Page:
This artist painted an anti-racist mural at a Vermont law school 30 years ago. The school now wants to tear it down because it's not anti-racist enough.
· Feb 24, 2023 ·

Be honest: If you came into a law school and saw this painting on a wall, what would you think?

"Goofy," maybe. "Kind of ridiculous," perhaps. "Overwrought expressionism that borders on outlandish magical realism," if you're into that sort of criticism.

But it's also pretty obvious that it's, you know, not racist. I mean, it's in a Vermont law school, for Pete's sake, and it's pretty easy to see who the bad guys are, and what the painting is supposed to depict.

Nevertheless, the murals have to go. Because of, you know, 2020, or whatever.

For years, when students at Vermont Law and Graduate School came to Shirley Jefferson with objections to the murals in the student center, and their depictions of Black people that struck some as racist caricatures, the longtime Black administrator urged those protesting to move on. ...

Then came the summer of 2020, and for Ms. Jefferson and many others, a renewed commitment to confront embedded racism and insensitivity, even where it might be unintended. "When George Floyd was killed, all of a sudden I said to myself, ‘That mural has got to go,'" she said. "I called the dean, and he said OK.''

As an aside, it really is quite astonishing the outsized effect that George Floyd's death had on the country. You'd never think that the police-involved death of one random guy in Minneapolis would have anything at all to do with a mural at a Vermont law school. But that's the world we live in now.

The murals in question were made to be anti-racist; they were done specifically in that style, in 1993, by Canadian-based U.S. artist Sam Kerson:

After envisioning a pair of murals that would describe the horrors of slavery and celebrate Vermont's abolitionist history, Mr. Kerson said he searched the state for a place with the right set of walls and a mission that would complement his theme. The tiny, progressive law school on the banks of the White River seemed a perfect setting, he said, and its leaders in the early 1990s welcomed the project to the second floor of its student center, an airy, quiet space used for study and meetings.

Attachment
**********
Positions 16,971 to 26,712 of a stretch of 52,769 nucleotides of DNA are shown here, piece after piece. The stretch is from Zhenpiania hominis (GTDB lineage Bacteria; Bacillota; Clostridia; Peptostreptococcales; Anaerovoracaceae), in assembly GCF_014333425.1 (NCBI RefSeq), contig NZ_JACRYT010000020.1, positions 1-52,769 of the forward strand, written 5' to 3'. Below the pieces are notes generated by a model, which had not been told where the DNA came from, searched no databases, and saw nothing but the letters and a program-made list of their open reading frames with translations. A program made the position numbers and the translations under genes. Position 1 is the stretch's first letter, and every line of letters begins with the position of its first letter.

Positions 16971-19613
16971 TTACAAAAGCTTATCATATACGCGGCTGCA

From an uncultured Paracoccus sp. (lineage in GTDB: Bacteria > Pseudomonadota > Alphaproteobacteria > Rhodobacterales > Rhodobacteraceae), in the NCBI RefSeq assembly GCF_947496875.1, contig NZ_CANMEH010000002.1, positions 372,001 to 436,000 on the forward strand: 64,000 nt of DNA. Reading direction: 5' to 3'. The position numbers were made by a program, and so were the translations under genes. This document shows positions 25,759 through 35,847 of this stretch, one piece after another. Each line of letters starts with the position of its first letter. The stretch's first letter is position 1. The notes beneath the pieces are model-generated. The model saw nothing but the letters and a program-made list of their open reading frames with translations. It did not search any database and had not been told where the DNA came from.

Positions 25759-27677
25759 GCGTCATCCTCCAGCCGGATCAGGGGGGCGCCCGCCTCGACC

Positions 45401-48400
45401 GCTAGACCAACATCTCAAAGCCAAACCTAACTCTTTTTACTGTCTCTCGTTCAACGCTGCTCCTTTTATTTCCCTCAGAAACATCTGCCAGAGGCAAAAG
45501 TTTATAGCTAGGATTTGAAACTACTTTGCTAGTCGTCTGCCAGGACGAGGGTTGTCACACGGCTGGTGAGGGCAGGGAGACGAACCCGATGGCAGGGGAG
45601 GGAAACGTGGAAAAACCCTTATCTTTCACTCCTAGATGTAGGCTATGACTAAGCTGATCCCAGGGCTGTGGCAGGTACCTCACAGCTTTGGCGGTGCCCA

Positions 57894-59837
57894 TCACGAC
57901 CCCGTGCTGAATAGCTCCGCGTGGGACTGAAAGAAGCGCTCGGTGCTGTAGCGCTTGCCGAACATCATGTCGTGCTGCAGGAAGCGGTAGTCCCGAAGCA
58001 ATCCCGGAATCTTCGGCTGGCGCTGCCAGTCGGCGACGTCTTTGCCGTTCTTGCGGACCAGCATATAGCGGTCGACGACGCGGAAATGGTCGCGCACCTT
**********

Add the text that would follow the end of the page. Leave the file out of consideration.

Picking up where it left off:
Whatever you think of the style of the art itself — I'm not a fan of the fantastical, that's just me — it's inarguable that the paintings were an expression of anti-racist, abolitionist, pro-freedom sentiment. But of course that wasn't enough. It never is.

It was not until 2020 that Ms. Jefferson, now an associate professor and vice president, concluded that "the mural was part of the problem and inconsistent with the Law School's mission no matter if the intentions that led to its creation were good," she wrote in a statement to the federal district court in 2021.

"Part of the problem?" That seems, um, a bit silly. The idea that these paintings are even remotely contributing to any sort of negative racial environment is just outlandish.

Unfortunately for Kerson, both the law and basic principle are probably both on the side of the school: It's their wall, surely they have control over the mural itself and they can do what they want with it.

That doesn't mean, though, that it's the right call to take the paintings down. In fact it's a pretty dumb decision to do so, particularly for the reasons involved. Kerson himself arguably said it best:

"Of course the images are disturbing," Mr. Kerson wrote after the district court's ruling in 2021 affirmed the law school's plan to cover his work. "These images represent human suffering, and if you do not find them disturbing, you are not looking at them."

"You are not looking" pretty adequately sums up most of U.S. higher education these days, at Vermont law schools and everywhere else.

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